Some £80 billion has been made available under the Funding for Lending scheme—essentially another handout to the banks in return for their agreement to lend. Another £130 billion is being made available through the Help to Buy scheme, which underwrites low-deposit mortgages.

One result has been a rise in buy-to-let mortgages to record levels as landlords and property speculators cash in on the government’s handouts. Even before the BoE had pledged to keep interest rates low for three years, some 40,000 buy-to-let mortgages were agreed to in the three months to June, up from 33,000. This has taken the buy-to-let sector back to the levels it had reached before the 2008 crash.

House prices have now reached their highest level ever, at an average of £232,969—rising £500 a month over the last year. The value of “prestige” homes in London has risen by 18 percent, or to £500,000.

On Friday, the Royal Institution of Chartered Surveyors (RICS) called on the government to consider imposing a 5 percent limit on annual house price increases. “We believe firmly anchored house price expectations would limit excessive risk taking and, as a result, limit an unsustainable rise in debt,” the RICS said.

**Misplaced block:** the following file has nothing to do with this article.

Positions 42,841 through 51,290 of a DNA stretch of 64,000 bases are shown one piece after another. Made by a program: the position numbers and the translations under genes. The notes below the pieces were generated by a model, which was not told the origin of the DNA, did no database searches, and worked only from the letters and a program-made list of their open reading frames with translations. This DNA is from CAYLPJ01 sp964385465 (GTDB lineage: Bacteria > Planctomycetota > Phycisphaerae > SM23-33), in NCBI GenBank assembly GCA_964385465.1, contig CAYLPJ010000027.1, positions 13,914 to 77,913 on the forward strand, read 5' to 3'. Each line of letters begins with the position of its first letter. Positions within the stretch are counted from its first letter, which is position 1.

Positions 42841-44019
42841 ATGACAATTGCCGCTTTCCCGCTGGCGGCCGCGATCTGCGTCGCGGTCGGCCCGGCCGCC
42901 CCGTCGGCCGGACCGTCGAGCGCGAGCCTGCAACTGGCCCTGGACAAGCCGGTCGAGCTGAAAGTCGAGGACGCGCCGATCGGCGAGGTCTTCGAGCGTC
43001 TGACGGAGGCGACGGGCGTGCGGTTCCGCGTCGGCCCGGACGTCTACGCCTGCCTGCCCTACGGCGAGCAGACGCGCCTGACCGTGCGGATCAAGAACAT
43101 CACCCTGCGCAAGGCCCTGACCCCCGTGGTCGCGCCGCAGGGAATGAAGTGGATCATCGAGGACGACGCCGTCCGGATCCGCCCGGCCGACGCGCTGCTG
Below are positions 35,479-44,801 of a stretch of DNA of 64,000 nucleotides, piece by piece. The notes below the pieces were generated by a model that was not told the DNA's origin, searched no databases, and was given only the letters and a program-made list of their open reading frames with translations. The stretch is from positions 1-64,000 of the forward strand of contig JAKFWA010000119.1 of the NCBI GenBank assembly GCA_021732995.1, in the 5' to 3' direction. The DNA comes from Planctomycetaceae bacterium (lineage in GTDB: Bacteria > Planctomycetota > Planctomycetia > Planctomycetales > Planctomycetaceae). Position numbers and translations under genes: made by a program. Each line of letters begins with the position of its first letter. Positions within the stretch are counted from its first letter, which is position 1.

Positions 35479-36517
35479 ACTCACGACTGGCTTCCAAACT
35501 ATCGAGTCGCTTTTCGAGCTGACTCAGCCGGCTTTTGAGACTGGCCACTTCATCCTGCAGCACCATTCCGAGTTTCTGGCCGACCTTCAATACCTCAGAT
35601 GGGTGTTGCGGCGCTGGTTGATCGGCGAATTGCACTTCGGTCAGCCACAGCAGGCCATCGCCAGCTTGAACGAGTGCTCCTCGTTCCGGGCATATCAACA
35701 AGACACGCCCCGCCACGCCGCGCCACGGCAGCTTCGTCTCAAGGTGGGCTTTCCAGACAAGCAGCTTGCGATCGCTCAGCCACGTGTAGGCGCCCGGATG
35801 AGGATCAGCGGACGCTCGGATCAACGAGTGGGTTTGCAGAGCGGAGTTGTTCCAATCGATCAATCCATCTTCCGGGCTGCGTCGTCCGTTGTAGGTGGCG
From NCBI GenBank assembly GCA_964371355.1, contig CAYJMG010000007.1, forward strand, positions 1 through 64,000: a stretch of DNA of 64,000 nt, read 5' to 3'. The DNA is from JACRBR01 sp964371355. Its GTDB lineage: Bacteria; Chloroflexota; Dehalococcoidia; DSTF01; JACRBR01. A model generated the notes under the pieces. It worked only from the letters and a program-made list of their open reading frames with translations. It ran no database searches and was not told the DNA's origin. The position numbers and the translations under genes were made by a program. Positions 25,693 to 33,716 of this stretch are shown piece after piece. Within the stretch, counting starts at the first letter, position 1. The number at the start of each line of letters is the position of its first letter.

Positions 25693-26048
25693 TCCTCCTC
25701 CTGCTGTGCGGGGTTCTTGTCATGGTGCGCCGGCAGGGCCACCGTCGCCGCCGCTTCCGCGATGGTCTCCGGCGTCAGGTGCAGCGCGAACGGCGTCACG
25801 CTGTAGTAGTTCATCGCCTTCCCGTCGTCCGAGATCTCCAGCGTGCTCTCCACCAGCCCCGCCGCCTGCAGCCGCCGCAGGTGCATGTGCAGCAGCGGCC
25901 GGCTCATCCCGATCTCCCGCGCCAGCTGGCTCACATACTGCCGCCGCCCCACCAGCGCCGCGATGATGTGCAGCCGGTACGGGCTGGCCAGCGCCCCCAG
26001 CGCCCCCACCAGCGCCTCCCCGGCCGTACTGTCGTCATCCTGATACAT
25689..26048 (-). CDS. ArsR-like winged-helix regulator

Appearing before the Treasury Select Committee the day before, Carney had to defend his “forward guidance” over interest rate policy. The recovery was in its early stages and could be knocked off course, he said. While denying that a housing bubble was imminent, the BoE was “vigilant”.

Rents are also at a record high. The number of households more than two months behind on their rent rose by 5 percent to 94,000 in the first quarter of 2013. According to LSL Property Services, severe arrears over the last year to April were 20 percent above the long-term average. Evictions by court order are also at a record high, up 10 percent on the year before.